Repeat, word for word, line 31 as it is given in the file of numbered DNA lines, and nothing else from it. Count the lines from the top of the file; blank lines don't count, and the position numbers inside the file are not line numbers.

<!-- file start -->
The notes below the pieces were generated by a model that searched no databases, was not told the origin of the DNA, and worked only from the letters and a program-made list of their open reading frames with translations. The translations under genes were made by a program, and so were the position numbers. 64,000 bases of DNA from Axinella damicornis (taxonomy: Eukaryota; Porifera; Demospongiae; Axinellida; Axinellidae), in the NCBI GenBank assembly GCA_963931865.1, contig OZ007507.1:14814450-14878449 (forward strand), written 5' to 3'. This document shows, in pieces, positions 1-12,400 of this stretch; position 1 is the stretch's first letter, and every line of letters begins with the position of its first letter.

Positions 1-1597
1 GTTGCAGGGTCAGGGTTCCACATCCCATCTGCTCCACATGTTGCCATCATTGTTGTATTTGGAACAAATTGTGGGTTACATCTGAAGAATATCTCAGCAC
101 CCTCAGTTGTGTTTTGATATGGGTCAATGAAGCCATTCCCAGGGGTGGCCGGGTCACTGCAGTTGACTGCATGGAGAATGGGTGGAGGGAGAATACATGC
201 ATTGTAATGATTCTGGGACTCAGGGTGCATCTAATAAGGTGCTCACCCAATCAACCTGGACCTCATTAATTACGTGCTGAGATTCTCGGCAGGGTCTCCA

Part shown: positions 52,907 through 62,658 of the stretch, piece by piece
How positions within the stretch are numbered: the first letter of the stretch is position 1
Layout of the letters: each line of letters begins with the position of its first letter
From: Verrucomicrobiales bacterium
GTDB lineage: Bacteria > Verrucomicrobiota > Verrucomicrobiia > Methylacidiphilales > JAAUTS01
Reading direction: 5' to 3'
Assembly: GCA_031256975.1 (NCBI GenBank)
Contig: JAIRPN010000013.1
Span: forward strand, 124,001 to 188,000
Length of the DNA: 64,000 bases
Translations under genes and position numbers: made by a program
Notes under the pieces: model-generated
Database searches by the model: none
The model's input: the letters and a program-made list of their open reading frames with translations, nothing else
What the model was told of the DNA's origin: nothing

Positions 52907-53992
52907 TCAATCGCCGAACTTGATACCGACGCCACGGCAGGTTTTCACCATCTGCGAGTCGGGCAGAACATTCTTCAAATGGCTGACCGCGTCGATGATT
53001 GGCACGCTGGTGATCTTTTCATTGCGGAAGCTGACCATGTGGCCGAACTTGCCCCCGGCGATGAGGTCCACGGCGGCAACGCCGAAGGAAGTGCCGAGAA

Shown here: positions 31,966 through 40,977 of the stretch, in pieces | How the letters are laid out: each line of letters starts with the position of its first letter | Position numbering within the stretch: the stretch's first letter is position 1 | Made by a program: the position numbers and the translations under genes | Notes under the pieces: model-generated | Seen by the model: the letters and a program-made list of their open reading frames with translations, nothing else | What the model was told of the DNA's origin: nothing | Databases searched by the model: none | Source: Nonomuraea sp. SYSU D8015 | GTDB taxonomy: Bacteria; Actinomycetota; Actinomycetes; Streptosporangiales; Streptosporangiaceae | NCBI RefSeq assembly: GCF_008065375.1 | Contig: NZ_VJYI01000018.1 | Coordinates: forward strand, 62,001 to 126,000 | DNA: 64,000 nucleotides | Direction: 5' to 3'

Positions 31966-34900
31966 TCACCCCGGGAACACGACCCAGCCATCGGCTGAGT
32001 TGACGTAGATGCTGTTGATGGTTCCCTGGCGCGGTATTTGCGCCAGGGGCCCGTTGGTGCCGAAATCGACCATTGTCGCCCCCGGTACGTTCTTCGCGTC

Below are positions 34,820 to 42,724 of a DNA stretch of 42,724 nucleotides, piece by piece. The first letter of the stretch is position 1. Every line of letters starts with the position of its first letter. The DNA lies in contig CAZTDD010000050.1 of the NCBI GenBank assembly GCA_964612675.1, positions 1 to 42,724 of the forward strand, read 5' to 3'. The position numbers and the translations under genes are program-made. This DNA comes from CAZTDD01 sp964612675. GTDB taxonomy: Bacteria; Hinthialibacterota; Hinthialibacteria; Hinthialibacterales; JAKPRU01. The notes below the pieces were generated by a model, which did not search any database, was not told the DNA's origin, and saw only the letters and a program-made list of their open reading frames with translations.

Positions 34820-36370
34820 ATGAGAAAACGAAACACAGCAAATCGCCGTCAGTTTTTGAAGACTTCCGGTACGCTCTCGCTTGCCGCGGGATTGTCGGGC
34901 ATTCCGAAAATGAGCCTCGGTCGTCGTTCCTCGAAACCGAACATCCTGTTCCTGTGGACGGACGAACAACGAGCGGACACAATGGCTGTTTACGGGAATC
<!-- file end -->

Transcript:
34901 ATTCCGAAAATGAGCCTCGGTCGTCGTTCCTCGAAACCGAACATCCTGTTCCTGTGGACGGACGAACAACGAGCGGACACAATGGCTGTTTACGGGAATC